Background/Aims: Prophylactic lymph node dissection for gastric cancer patients was considered to prolong survival time and D2 lymph node dissection was a standard treatment for early gastric cancer invading submucosa without lymph node metastasis. We investigated the possibility of minimizing the extent of prophylactic lymph node dissection for early gastric cancer invading submucosa if there was no evidence of lymph node metastasis. Methodology: We analyzed data on 404 patients with early gastric cancer invading the submucosa who underwent gastrectomy from 1979 to 1998 in the National Kyushu Medical Center, Fukuoka, Japan. The postoperative survival rate of patients with standard D2 dissection was compared with cases of those with limited D2 dissection which was defined as confined as D2 dissection dissections No.7 (lymph nodes were those along the left gastric artery), No.8 (lymph nodes along the anterosuperior common hepatic artery) and No.9 (lymph nodes along the celiac artery). Results: Of the 404 patients, 52 and 17 had lymph node metastasis in group 1 and group 2 nodes, respectively. Of 17 patients with lymph node metastasis in group 2, 14 (82.4%) had metastasis confined to No.7, 8 and 9 of group 2 nodes. The 5-year survival rate of patients with submucosal cancer without lymph node metastasis was 94.4% after limited D2 dissection and 97.3% after standard D2 dissection, respectively. Conclusions: The appropriate prophylactic lymph node dissection for early gastric cancer invading the submucosa without lymph node metastasis was considered to be minimized to limited D2 dissection.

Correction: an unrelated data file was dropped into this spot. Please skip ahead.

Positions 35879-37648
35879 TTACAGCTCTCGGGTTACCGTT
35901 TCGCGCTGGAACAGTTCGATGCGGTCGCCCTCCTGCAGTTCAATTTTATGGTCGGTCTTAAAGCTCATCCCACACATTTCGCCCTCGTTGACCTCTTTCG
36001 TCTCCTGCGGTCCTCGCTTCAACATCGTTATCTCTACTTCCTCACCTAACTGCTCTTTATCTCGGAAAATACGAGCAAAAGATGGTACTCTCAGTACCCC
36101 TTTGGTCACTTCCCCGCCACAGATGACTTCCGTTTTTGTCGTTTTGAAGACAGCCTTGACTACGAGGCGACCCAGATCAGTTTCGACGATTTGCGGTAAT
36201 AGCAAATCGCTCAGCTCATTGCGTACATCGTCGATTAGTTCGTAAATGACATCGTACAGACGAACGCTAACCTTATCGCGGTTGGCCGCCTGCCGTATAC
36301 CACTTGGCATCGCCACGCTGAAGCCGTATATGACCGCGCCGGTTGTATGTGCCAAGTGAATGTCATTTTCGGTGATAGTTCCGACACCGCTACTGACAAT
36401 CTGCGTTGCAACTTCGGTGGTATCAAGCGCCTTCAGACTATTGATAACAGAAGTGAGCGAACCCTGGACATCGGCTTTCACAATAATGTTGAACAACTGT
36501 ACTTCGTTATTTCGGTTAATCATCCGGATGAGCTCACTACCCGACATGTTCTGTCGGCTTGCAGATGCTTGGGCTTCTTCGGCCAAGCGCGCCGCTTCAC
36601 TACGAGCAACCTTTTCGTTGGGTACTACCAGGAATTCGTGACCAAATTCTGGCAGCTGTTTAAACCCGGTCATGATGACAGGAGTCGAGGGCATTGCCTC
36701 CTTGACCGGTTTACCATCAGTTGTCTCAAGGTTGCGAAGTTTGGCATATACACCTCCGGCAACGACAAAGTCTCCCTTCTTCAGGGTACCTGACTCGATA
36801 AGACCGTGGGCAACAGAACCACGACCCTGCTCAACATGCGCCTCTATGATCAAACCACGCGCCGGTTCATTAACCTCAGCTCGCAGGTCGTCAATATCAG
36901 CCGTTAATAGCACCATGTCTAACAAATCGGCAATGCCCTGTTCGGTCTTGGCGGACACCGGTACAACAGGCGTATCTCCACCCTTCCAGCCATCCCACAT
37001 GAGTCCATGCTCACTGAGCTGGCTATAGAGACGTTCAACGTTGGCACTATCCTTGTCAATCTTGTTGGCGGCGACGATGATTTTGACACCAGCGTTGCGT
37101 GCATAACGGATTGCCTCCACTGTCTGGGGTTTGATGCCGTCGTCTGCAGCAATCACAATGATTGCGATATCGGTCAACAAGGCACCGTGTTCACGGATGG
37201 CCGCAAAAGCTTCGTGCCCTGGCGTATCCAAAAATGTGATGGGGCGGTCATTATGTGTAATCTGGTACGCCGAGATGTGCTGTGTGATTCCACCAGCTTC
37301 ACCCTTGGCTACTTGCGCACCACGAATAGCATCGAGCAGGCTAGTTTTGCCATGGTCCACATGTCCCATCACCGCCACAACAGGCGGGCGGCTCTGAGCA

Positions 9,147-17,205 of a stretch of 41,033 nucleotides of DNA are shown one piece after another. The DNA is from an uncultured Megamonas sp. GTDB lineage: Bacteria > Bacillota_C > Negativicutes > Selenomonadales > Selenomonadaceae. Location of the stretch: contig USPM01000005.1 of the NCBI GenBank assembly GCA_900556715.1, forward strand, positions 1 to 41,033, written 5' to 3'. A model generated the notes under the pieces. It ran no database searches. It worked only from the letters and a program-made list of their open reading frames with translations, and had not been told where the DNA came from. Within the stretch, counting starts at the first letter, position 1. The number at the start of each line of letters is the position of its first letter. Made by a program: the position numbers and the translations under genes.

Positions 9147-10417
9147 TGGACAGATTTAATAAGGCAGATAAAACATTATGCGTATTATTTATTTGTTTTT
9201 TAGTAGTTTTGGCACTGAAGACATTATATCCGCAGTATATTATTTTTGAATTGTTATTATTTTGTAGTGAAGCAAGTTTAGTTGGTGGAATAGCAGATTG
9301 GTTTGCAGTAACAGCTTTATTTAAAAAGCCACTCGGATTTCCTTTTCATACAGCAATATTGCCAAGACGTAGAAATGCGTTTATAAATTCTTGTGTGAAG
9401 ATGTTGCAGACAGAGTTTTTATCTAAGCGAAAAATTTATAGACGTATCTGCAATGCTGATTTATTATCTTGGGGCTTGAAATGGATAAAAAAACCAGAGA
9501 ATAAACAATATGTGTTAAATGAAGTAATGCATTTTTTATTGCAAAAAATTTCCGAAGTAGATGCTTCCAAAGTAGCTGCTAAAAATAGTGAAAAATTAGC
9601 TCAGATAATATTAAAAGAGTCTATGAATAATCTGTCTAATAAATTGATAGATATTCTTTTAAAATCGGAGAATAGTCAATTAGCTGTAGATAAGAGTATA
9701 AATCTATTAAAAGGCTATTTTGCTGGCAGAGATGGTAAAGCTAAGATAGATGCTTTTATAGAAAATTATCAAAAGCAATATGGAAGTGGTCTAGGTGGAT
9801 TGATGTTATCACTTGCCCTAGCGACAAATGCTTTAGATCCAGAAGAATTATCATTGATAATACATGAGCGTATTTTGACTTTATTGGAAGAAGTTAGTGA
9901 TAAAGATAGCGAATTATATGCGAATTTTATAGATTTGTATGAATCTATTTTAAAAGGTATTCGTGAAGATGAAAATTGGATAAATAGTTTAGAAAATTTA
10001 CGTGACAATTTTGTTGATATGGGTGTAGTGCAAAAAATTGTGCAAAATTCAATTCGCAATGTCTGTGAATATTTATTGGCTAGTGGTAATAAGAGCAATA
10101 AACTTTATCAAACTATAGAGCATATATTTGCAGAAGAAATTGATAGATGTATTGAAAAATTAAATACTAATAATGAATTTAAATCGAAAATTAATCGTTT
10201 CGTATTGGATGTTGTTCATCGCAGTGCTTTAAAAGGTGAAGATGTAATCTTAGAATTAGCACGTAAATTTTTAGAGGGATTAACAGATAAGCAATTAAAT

|Number of pages||4|
|Publication status||Published - May 2004|
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